Friday, October 31, 2014

A Simple Tapestry . . .

God Accuses Adam and Eve after the Fall (ca. 1648)
(Click Image to Enlarge)
Pieter Coecke van Aelst
(August 14, 1502 - December 6, 1550)
Photo by Bruce White

New York City's Metropolitan Museum of Art is displaying a beautiful exhibition titled "Grand Design: Pieter Coecke van Aelst and Renaissance Tapestry" (October 8, 2014 - January 11, 2015). I especially like this scene depicting Adam clothed with a natural thong of what looks like a vine - but ought to be fig leaves - accusing Eve of the tresspass. God, by contrast, is clothed in a glowing red robe - and the serpent is clothed in its own red, white, and blue skin! In the distance - representing the future, but not the distant future - God clothes the two fallen humans with animal skins. I wonder what sort of animal (not the serpent, obviously, though that would have been appropriate), and why is God robed in red - has he been trampling out the vintage where the grapes of wrath are stored? Most amazing of all, this image isn't painted, but woven!

Milton's serpent, incidently, is also colorful in PL 9.499-501:
. . . his Head
Crested aloft, and Carbuncle his Eyes;
With burnisht Neck of verdant Gold
Different colors, of course, but this leads me to wonder about traditions concerning the serpent's coloring . . .

Anyway, go and see this exhibition for yourself.

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Thursday, October 30, 2014

The Left-Hand Screw Turns to the Right . . .

"Behead the Infidels"
London Islamists
Google Images

Man of the Left Brian Whitaker warns us that "Most Arab states share Isis's ideology" (The Guardian, October 28, 2014), and then tells us about it:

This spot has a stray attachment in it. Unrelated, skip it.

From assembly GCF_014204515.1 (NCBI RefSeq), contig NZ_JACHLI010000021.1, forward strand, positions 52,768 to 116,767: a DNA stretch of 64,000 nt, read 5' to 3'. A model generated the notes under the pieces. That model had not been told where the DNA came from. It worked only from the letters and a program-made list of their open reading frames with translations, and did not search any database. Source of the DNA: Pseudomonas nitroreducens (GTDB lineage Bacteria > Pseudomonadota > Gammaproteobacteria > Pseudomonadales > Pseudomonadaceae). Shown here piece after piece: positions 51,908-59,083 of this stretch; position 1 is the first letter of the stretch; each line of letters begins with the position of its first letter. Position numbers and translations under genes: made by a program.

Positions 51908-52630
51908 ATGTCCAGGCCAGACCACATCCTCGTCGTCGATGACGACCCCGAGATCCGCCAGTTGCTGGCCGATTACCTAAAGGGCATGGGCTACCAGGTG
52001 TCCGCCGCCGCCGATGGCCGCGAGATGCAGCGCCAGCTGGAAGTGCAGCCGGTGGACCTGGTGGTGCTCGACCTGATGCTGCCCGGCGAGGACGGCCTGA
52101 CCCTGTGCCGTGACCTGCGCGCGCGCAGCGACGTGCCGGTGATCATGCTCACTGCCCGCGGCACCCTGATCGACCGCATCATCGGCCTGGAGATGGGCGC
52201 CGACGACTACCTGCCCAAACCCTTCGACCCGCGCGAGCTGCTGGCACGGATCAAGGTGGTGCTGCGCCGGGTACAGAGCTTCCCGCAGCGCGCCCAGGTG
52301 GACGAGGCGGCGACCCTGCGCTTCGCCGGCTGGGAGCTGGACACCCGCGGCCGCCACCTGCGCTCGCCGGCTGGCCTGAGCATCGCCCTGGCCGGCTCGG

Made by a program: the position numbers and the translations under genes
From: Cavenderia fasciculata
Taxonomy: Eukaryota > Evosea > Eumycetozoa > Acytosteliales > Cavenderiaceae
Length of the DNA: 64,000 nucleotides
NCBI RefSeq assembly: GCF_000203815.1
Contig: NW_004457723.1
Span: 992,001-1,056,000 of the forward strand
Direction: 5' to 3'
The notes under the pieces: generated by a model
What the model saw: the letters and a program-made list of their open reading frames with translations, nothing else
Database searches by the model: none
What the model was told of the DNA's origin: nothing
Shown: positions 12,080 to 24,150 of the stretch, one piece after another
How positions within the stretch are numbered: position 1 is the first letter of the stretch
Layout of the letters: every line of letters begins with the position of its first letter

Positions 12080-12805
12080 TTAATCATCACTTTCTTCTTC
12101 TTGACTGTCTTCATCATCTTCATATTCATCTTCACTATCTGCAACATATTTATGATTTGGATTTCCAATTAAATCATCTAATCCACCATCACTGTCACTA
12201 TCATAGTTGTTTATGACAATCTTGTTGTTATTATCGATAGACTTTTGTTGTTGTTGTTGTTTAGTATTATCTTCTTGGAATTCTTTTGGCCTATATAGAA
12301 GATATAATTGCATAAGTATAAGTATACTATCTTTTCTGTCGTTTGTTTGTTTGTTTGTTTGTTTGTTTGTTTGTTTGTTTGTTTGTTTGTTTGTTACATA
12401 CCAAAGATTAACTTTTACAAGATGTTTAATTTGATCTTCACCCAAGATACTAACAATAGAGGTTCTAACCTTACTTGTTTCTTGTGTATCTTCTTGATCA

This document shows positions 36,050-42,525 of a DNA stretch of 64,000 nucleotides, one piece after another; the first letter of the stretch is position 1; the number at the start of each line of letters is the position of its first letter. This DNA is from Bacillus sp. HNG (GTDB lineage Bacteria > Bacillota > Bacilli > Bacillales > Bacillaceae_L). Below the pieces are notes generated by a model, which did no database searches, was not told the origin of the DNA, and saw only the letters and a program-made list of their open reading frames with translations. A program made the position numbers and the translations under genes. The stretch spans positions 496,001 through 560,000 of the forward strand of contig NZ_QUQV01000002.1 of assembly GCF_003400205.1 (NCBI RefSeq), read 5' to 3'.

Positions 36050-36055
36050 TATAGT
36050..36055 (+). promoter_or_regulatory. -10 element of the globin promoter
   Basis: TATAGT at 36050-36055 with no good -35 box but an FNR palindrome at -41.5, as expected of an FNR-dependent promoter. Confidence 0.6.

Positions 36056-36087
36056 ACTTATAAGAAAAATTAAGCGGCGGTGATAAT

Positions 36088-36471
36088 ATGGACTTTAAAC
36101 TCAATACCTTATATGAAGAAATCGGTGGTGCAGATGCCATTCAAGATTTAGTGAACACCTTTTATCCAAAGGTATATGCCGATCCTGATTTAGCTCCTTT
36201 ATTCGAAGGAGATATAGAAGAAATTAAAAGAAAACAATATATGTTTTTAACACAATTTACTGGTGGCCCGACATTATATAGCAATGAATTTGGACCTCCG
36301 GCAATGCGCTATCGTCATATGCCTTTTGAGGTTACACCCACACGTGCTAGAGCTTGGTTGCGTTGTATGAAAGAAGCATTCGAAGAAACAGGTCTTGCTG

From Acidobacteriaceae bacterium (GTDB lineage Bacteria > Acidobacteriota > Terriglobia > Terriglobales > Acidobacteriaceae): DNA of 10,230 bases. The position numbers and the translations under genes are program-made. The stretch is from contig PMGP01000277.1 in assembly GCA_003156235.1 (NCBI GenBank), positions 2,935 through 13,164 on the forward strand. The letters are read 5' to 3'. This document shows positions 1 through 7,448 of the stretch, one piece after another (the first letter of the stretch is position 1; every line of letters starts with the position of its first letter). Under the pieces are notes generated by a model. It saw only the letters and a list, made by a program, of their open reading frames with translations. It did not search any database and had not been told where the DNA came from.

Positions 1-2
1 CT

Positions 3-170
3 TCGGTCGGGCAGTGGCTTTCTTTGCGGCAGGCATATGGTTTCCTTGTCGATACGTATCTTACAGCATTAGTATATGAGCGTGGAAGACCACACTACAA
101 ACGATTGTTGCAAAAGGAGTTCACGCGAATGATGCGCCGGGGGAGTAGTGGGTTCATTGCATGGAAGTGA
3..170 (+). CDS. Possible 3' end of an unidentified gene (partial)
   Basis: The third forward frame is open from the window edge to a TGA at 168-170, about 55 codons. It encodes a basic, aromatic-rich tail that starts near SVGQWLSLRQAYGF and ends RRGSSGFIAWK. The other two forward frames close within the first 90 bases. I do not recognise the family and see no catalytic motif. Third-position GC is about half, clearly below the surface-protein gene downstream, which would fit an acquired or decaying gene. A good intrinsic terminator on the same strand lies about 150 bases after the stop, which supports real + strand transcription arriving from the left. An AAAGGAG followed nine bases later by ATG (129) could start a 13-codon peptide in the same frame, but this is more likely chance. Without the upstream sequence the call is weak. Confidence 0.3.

Compulsion in religion is the ideological foundation stone of Isis and Islamist movements in general. Believing they have superior knowledge of God's wishes for mankind, such groups feel entitled - even required - to act on his behalf and punish those who fail to comply with the divine will. In doing so, of course, they do not claim to be seeking power for themselves but merely trying to make the world more holy.
Tell us all about it, Mr. Whitaker. Some of us have long been talking about this problem. Where've you been? But maybe you've also discussed this issue before, too - I can't read everything - and at least you're now talking about it, so maybe the Left more generally is coming around to seeing the Islamist danger.
Bombing Isis and banning Islamist movements may suppress such movements for a while but it does nothing to address the ideological problem. Unless the question of compulsion in religion is tackled head-on, and in a serious way, they [i.e., Islamists] will resurface later or similar groups will emerge to replace them.
Exactly right. But how do we address "the ideological problem . . . of compulsion in religion"?
Although freedom of belief is a widely accepted principle internationally, enshrined in the Universal Declaration of Human Rights and the International Covenant on Civil and Political Rights, it is still far from becoming established in the Arab countries. This is true of both governments and society.
Whitaker goes on to show various other Arab states with laws similar to those cited by ISIS, but let's turn to another Leftist speaking truth to Leftist power, Jeffrey Tayler, writing "Reza Aslan's atheism problem: 'Fundamentalist' atheists aren't the issue, apologists for religions are" (Salon, October 25, 2014):